After lunch on Thursday I dropped a level to Intermediate in order to enjoy a very lively talk by Eleanor Attridge on Varroa Treatments. Eleanor is the FIBKA Bee Health Officer. Her lecture was based on treatments currently legal in Eire and so, if you’re not there, you need to check your local laws before following her advice.
Medication is a last resort and some beekeepers have reported problems with medication. With new products some beekeepers weren’t applying them correctly. Instructions must be followed exactly. 18% of beekeepers aren’t using medication.
MAQS (Mite Away Quick Strips) are a strong formic acid treatment. There must be 6 frames of brood in the hive when using. 2 pads per brood box at a temperature over 10C.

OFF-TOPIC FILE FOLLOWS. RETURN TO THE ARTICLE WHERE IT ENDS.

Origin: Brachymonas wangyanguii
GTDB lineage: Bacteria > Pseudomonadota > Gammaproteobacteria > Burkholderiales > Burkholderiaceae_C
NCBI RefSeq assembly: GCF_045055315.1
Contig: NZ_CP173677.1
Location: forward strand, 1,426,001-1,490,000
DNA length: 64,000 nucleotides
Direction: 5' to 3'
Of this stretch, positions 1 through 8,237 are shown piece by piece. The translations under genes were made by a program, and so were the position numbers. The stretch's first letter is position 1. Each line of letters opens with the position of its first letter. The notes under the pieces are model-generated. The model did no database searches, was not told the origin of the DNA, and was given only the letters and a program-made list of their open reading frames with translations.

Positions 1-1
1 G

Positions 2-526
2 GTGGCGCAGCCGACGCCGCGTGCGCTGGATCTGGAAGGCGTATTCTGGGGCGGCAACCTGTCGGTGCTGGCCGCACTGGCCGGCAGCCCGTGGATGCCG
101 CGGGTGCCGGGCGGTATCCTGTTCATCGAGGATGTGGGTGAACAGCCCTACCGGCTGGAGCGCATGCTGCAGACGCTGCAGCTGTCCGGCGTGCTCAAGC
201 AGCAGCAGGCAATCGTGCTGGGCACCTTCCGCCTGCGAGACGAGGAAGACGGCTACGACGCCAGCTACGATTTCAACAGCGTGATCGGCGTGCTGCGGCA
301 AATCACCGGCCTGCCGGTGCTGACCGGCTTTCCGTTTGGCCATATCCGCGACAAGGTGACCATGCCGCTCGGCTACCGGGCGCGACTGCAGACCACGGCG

Oxalic acid is not licenced, only Apibioxal.
COLOSS returns are showing that unapproved medicines are being used.
Bayvarol – 4 strips for 4 weeks. Beekeepers forget to take the treatments out and don’t rotate the treatment with others, resulting in resistance building up.
Apiguard is a thymol gel. 1 tray for 14 days followed by a second for 4 weeks. The temperature should be at least 15C.
Apibioxal. Mix 1:1 sugar solution with the product and dribble 5cc per seam, strangely like the Oxalic acid instructions. You can also use it for vapourising.
Varroamed is a new one.
Apivar – 2 strips per brood box. Change the frames in the spring as it contaminates the wax.
It’s important to use a range of medications (or none) in rotation to prevent resistance building up in the mites.
Then it was tea break. In one of the shops I bought a feeder device that fits on a water bottle.
Then the Queen knighted me! As I bowed before her she patted me on shoulders and pate and commanded “Arise Sir Chris.”